We're used to images from space revealing the universe's distant past, but now the Hubble Space Telescope, with the help of a powerful computer simulation, has revealed the movements of a swarm of stars for the next 10,000 years.

Omega Centauri is a globular cluster home to about 10 million stars, all of which orbit around a common center of gravity. It's the brightest and biggest such cluster in the Milky Way, and at its densest, the stars are only a tenth of a light-year apart - that's less than a fortieth the distance between our Sun and its nearest stellar neighbor.


Hubble snapped crystal clear photographs of the cluster in 2002 and 2006, which in turn allows astronomers to chart the tiny movements of stars over four years. A study led by researchers at the Space Telescope Science Institute focused on 100,000 stars, or about 1% of the cluster's total stellar population. Because Hubble's snapshots had such amazing clarity, they were able to identify the tiny movements in the two sets of images, and in doing so extrapolate the entire orbits of each of the stars around the cluster's central point.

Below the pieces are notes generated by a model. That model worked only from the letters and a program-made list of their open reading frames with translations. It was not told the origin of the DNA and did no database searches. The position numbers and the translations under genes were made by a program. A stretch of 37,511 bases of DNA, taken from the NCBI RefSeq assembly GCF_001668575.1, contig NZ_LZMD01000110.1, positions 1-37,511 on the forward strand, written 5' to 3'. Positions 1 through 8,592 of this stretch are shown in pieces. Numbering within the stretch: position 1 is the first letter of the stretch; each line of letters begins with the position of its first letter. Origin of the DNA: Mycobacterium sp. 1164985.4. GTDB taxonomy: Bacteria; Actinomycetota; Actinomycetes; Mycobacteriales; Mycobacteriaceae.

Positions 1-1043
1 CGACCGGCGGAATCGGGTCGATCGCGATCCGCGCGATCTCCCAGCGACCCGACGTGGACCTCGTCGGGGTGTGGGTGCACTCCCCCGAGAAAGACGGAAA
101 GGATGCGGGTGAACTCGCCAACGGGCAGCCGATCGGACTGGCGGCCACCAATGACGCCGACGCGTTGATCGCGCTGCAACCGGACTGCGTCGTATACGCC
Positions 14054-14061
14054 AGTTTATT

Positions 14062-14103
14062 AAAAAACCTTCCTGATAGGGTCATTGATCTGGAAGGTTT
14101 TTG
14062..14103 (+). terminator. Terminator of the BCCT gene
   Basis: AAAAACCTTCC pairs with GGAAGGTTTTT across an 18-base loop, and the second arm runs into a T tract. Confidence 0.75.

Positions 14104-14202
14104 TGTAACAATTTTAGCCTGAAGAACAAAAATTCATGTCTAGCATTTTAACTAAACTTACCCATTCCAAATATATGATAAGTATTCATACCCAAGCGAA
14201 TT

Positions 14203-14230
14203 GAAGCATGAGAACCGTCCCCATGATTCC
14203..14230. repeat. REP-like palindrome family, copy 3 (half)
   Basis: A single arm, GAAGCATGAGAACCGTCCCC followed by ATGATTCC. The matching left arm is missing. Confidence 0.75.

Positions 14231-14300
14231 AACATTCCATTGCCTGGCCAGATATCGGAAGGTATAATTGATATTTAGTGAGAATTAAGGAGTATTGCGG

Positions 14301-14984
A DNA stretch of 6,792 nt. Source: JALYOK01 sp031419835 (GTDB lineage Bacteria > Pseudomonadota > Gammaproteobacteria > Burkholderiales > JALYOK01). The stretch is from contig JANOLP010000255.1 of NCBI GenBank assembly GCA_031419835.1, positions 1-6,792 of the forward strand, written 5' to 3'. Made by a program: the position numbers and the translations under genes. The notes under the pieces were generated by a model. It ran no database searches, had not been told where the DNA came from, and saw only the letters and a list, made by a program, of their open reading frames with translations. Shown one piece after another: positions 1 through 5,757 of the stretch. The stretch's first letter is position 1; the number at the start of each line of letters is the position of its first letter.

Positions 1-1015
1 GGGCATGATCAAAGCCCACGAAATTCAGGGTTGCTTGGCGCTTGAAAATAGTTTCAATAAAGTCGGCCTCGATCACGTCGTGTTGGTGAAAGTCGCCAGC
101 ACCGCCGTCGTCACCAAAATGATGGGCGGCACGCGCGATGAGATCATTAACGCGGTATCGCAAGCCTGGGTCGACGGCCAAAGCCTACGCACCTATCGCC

In so doing, they can now chart what Omega Centauri will look like to astronomers in the years 3000, 4000, and all the way up to the year 12,000. The image above shows just a small part of the stars' movements, all of which come from within the white box in the top image. The streaks indicate where the stars will move over the next 600 years.


Of course, even as we project 10,000 years into the future, we're still stuck in the past. That's because Omega Centauri is 16,000 light-years away, meaning the furthest projections still only reveal what the cluster's positions in the year 4,000 BCE. This is where trying to wrap your mind around cosmic timekeeping can really give you a headache.